While lawyer Susan Hare’s practice may be based in M’Chigeeng First Nation on Lake Huron’s Manitoulin Island, all of Ontario is her community, she told Law Times while recently travelling to represent a client in a different part of the province.
From the first day she became a lawyer in the mid-1990s, Hare has been practising in her community, the result, she says, of a very clear vision from the time she was in law school.
“The communities where I live, I’ve always worked to develop our community and the native community at large, so this was a natural fit to go back and practise where I felt I was needed,” she says.
As a sole practitioner carrying out a general practice, Hare does everything from wills and estates to criminal law, to Children’s Aid Society work as well as representing First Nations in various capacities, ranging from agreements, employment personnel matters and litigation to aboriginal treaty, land claims, and hunting rights.
The importance of having a lawyer or small firm, as opposed to a large firm, serving a particular community, depends on the lawyer or the firm, says Hare, but she adds, “for myself, because I am an Aboriginal person and I’m from that community, I have a lot more basic understanding of how things are done and who people are and what the histories of people are in the community, whereas someone from the outside, they have to learn that.
“I have that knowledge, so its much easier for me to represent them and it cuts short a lot of the research and interviewing that would normally be a part of a lawyer’s work who doesn’t know the community.”
Hare, who was also recently elected as a bencher of the Law Society of Upper Canada, adds that there is general support from band members who are proud to have a lawyer working in the community who is also from the area. Members of the community let people know that there is a lawyer practising nearby and will also offer to place summer students in the firm.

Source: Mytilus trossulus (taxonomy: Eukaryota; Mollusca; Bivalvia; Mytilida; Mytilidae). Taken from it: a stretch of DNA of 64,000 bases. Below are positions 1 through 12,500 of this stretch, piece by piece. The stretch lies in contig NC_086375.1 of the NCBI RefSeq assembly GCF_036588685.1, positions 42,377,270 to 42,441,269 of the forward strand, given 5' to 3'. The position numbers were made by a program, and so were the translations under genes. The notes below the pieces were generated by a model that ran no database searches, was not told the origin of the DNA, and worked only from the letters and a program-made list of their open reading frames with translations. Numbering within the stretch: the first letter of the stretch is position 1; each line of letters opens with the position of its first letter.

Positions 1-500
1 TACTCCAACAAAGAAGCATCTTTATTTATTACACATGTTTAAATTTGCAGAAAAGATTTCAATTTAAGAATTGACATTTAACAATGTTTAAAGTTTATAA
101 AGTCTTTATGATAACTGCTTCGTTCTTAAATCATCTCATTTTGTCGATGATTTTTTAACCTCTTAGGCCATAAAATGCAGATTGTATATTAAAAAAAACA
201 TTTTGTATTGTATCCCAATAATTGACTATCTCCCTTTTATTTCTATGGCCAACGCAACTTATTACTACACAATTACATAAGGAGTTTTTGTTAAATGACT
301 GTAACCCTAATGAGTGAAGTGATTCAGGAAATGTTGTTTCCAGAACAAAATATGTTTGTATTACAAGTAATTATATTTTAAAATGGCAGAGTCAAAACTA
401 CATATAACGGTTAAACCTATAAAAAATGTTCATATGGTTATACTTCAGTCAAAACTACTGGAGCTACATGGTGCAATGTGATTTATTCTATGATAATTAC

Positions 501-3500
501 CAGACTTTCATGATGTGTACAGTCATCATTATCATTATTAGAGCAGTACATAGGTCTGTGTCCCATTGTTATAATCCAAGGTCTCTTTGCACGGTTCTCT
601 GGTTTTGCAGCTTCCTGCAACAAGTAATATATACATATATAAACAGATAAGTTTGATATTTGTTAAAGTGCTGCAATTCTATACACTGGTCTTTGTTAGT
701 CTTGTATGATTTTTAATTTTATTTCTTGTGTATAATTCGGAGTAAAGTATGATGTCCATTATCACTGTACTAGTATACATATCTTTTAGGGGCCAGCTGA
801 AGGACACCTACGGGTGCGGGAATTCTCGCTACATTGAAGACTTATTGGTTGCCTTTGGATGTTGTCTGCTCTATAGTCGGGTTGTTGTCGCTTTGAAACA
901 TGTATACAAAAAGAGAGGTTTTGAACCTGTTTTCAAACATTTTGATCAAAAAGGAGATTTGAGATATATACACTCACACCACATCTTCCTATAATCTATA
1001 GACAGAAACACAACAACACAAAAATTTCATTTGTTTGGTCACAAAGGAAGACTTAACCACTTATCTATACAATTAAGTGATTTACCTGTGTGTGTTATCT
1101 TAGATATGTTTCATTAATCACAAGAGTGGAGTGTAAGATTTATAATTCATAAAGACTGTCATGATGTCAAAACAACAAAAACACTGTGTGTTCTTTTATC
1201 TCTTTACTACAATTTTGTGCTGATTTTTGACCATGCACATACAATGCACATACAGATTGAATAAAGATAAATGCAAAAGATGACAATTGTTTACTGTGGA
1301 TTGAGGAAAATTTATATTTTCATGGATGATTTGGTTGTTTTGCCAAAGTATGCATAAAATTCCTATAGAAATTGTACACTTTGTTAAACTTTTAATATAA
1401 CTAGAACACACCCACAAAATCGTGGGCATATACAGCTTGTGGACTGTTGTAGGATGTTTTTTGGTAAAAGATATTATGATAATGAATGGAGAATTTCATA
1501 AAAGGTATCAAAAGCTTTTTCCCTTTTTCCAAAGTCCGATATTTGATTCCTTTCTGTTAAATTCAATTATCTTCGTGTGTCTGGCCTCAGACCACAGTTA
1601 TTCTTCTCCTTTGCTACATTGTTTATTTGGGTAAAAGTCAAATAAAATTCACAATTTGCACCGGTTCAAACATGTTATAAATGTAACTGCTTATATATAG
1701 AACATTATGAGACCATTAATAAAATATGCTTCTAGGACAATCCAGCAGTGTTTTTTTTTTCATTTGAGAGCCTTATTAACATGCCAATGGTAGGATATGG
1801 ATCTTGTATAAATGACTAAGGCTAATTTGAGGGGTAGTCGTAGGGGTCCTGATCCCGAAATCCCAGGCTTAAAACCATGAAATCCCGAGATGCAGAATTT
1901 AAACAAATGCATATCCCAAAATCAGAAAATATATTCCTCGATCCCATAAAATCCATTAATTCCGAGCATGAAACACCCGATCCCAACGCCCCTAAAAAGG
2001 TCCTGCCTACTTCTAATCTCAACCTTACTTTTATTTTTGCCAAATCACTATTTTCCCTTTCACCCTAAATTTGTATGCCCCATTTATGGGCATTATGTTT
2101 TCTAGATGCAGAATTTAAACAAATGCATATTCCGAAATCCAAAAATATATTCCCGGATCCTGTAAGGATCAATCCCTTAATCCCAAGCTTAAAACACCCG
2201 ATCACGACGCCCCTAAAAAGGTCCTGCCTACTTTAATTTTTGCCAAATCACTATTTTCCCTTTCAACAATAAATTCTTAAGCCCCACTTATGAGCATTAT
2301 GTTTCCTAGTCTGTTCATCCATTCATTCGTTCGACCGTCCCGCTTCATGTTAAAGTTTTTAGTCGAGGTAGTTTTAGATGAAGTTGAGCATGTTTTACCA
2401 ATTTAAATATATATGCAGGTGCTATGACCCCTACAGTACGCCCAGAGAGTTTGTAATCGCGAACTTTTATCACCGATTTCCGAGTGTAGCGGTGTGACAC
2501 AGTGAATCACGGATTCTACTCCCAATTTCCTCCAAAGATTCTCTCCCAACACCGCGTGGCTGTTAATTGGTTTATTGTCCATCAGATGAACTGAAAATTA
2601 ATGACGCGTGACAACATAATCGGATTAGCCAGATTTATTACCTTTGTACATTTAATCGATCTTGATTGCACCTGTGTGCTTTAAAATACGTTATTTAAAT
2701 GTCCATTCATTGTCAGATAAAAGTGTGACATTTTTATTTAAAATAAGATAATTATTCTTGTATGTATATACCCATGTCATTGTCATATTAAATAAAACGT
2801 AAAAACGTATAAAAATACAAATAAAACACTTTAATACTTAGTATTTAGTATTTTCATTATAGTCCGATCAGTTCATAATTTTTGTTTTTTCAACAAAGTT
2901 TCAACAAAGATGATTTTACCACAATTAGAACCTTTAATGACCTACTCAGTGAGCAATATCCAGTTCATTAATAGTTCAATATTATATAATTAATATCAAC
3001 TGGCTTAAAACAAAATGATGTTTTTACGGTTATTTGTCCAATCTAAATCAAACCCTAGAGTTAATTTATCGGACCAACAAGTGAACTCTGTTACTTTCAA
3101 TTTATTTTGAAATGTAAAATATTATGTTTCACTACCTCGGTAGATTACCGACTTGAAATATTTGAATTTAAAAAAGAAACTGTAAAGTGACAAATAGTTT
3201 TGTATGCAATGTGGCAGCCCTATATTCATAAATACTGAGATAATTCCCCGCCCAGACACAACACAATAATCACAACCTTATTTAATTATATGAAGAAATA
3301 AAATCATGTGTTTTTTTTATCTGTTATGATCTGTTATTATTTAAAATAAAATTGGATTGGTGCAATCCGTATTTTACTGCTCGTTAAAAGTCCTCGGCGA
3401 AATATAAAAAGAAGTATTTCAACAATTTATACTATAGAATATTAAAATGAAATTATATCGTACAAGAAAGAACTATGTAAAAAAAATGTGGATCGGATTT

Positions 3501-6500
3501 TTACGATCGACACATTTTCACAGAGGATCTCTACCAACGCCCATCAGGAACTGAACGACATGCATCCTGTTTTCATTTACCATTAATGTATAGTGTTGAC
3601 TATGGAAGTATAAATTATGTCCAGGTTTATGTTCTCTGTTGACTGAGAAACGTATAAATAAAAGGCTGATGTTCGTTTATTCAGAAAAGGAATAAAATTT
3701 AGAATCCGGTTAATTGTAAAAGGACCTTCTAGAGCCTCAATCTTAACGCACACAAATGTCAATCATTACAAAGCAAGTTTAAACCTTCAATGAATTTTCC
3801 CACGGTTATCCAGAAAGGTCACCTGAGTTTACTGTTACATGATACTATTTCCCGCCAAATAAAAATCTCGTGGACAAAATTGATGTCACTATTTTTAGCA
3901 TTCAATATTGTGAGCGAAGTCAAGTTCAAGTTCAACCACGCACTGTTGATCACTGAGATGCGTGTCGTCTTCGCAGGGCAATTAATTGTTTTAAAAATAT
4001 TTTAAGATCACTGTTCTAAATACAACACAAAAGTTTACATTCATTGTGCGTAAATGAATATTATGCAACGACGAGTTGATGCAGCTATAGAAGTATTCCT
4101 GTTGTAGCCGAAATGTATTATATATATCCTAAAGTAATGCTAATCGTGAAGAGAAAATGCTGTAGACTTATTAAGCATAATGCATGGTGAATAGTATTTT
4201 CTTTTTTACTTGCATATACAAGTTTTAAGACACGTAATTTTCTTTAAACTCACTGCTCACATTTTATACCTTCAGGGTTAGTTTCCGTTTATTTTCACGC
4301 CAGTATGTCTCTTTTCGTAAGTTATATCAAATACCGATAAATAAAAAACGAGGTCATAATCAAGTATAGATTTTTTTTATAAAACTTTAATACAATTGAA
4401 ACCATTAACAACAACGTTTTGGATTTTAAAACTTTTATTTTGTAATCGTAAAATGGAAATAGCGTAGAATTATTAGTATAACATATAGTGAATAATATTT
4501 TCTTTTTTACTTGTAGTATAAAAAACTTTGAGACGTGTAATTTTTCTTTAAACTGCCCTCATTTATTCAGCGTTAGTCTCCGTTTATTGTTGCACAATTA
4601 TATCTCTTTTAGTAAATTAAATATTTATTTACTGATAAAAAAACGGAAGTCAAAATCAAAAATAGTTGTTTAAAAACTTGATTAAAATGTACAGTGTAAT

However, in Hare’s experience, one of the biggest challenges associated with being a sole practitioner practising law in a small community is to try to get other lawyers to join her firm, as well as hiring trained legal staff.
“I’ve got tons of work, I’ve always had tons of work, and I’m only one person,” she says.
As a result, Hare always takes on articling students in hopes that one or two will join her practice, which a few have done over the years.
“I guess that’s the challenge . . . I could do a lot more if I had more lawyers to come and work with me,” she says.
“It’s hard in a small community to lure lawyers there, or anybody else I guess . . . they have a hard time luring doctors to small communities as well,” she points out.
Hiring staff to work in the law office can also be an issue, as within a small community, there are a limited number of people who are interested in, or trained to work in the legal field. Hare says she has trained most of the staff she has and has had in the past.
Part of the problem in attracting people to a small community, says Hare, is that they either have to be from the area or have a personal connection to the area, such as a spouse or partner. She says that while many of the lawyers and articling students who are interested in working with her are Aboriginal, they are usually hoping to eventually set up their practices in their own communities, as Hare did. While the community wouldn’t be able to handle another 20 lawyers, Hare says she does expect the number of lawyers in the area to grow gradually.
In spite of these challenges, some of the most rewarding aspects of the job, she says, are when certain clients, who may be debilitated in some way, see her as a protector of their rights or their person, and when she is able to assist the elders in any of the communities to overcome a problem, because they face barriers of language and oppression.
“Most of the time, they don’t even think they can fight, they are still at that frame of mind of oppression,” says Hare.
As a lawyer, it is important that the community knows who you are, not only from a business point of view, says Hare, but also to help and to be involved, something Hare says she has always believed in. As she is visible to young people in the community, she adds that maybe one will become a lawyer as a result.
“You’ve always got to help your community, you’ve got to do things and you’re part of it, you’re not separate from everybody. We’re a collective body of people as aboriginal people, and so it’s important to be out there and show [that] I am too,” says Hare.